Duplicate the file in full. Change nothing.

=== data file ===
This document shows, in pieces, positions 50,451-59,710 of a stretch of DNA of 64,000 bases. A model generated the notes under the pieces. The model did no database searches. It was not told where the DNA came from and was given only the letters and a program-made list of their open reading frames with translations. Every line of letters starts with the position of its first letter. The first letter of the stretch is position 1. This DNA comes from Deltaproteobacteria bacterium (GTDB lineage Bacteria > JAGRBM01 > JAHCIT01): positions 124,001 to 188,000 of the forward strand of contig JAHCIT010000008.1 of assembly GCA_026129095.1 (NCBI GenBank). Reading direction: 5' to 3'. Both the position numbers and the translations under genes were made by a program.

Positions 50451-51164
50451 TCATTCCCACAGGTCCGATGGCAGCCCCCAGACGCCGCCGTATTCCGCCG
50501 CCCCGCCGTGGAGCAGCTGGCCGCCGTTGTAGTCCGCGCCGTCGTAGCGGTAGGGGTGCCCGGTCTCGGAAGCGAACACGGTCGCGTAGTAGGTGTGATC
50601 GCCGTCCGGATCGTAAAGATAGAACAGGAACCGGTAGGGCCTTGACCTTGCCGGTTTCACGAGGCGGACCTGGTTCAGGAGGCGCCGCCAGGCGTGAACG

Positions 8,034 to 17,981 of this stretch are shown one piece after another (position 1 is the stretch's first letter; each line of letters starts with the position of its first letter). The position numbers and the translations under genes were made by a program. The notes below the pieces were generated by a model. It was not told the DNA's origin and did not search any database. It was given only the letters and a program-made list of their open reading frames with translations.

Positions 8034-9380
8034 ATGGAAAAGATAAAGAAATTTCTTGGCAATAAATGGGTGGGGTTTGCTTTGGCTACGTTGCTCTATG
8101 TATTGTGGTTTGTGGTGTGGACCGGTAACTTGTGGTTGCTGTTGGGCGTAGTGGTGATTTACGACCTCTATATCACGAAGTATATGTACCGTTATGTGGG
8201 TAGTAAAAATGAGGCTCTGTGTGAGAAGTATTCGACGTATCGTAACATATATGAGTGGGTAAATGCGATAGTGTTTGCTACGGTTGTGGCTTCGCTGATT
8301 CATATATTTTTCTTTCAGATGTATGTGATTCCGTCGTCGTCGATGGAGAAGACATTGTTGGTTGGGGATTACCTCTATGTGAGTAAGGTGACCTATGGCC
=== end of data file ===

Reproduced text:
This document shows, in pieces, positions 50,451-59,710 of a stretch of DNA of 64,000 bases. A model generated the notes under the pieces. The model did no database searches. It was not told where the DNA came from and was given only the letters and a program-made list of their open reading frames with translations. Every line of letters starts with the position of its first letter. The first letter of the stretch is position 1. This DNA comes from Deltaproteobacteria bacterium (GTDB lineage Bacteria > JAGRBM01 > JAHCIT01): positions 124,001 to 188,000 of the forward strand of contig JAHCIT010000008.1 of assembly GCA_026129095.1 (NCBI GenBank). Reading direction: 5' to 3'. Both the position numbers and the translations under genes were made by a program.

Positions 50451-51164
50451 TCATTCCCACAGGTCCGATGGCAGCCCCCAGACGCCGCCGTATTCCGCCG
50501 CCCCGCCGTGGAGCAGCTGGCCGCCGTTGTAGTCCGCGCCGTCGTAGCGGTAGGGGTGCCCGGTCTCGGAAGCGAACACGGTCGCGTAGTAGGTGTGATC
50601 GCCGTCCGGATCGTAAAGATAGAACAGGAACCGGTAGGGCCTTGACCTTGCCGGTTTCACGAGGCGGACCTGGTTCAGGAGGCGCCGCCAGGCGTGAACG

Positions 8,034 to 17,981 of this stretch are shown one piece after another (position 1 is the stretch's first letter; each line of letters starts with the position of its first letter). The position numbers and the translations under genes were made by a program. The notes below the pieces were generated by a model. It was not told the DNA's origin and did not search any database. It was given only the letters and a program-made list of their open reading frames with translations.

Positions 8034-9380
8034 ATGGAAAAGATAAAGAAATTTCTTGGCAATAAATGGGTGGGGTTTGCTTTGGCTACGTTGCTCTATG
8101 TATTGTGGTTTGTGGTGTGGACCGGTAACTTGTGGTTGCTGTTGGGCGTAGTGGTGATTTACGACCTCTATATCACGAAGTATATGTACCGTTATGTGGG
8201 TAGTAAAAATGAGGCTCTGTGTGAGAAGTATTCGACGTATCGTAACATATATGAGTGGGTAAATGCGATAGTGTTTGCTACGGTTGTGGCTTCGCTGATT
8301 CATATATTTTTCTTTCAGATGTATGTGATTCCGTCGTCGTCGATGGAGAAGACATTGTTGGTTGGGGATTACCTCTATGTGAGTAAGGTGACCTATGGCC